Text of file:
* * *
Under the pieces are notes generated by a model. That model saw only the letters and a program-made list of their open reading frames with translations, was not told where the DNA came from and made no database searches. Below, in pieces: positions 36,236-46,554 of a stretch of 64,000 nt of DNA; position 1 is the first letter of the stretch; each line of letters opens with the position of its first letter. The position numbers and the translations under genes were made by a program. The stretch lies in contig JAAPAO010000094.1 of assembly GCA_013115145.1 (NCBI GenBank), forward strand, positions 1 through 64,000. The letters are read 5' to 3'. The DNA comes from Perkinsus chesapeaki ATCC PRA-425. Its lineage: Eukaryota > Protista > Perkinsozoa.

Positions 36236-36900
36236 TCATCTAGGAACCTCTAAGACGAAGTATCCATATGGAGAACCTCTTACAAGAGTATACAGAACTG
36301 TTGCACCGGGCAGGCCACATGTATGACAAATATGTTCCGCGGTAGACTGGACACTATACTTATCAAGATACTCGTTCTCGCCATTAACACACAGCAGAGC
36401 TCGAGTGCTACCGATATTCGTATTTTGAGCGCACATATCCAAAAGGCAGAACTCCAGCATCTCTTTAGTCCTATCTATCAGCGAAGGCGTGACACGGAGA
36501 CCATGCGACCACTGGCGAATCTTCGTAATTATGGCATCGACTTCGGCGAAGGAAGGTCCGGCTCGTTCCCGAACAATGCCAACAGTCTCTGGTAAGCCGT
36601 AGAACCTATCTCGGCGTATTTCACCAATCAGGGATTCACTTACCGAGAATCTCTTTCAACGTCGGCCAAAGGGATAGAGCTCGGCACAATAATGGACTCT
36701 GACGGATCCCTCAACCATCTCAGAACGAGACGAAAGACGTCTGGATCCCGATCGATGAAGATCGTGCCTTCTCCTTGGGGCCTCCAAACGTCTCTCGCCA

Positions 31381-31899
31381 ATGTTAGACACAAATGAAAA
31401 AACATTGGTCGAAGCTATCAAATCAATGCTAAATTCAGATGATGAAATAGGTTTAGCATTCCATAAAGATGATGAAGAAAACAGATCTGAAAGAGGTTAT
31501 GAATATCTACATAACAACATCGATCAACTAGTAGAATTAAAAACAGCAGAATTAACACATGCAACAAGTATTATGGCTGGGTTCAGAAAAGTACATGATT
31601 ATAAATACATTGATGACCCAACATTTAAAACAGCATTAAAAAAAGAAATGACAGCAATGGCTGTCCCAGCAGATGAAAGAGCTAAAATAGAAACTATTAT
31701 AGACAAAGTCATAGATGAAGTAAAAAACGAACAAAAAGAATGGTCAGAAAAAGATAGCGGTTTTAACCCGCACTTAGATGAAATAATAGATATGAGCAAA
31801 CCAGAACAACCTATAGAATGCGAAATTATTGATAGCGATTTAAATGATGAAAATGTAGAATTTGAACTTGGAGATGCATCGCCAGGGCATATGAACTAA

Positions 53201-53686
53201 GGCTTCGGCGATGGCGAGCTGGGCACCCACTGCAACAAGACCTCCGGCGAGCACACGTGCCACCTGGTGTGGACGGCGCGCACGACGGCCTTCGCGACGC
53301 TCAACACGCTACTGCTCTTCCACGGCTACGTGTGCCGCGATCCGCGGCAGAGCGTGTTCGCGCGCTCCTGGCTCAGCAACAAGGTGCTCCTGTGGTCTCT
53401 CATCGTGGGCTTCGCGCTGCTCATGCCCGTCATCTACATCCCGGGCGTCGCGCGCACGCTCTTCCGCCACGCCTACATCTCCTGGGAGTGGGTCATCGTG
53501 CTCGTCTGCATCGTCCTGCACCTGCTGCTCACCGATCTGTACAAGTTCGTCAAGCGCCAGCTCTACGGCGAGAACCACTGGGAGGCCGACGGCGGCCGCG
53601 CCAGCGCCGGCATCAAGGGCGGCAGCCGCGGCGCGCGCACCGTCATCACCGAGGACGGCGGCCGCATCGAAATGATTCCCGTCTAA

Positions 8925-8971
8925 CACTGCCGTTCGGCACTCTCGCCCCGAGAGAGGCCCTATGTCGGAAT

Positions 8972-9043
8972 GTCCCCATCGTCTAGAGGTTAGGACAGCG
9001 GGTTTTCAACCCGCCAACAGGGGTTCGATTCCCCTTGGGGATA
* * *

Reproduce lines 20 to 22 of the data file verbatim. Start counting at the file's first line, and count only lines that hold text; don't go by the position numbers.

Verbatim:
53501 CTCGTCTGCATCGTCCTGCACCTGCTGCTCACCGATCTGTACAAGTTCGTCAAGCGCCAGCTCTACGGCGAGAACCACTGGGAGGCCGACGGCGGCCGCG
53601 CCAGCGCCGGCATCAAGGGCGGCAGCCGCGGCGCGCGCACCGTCATCACCGAGGACGGCGGCCGCATCGAAATGATTCCCGTCTAA

Positions 8925-8971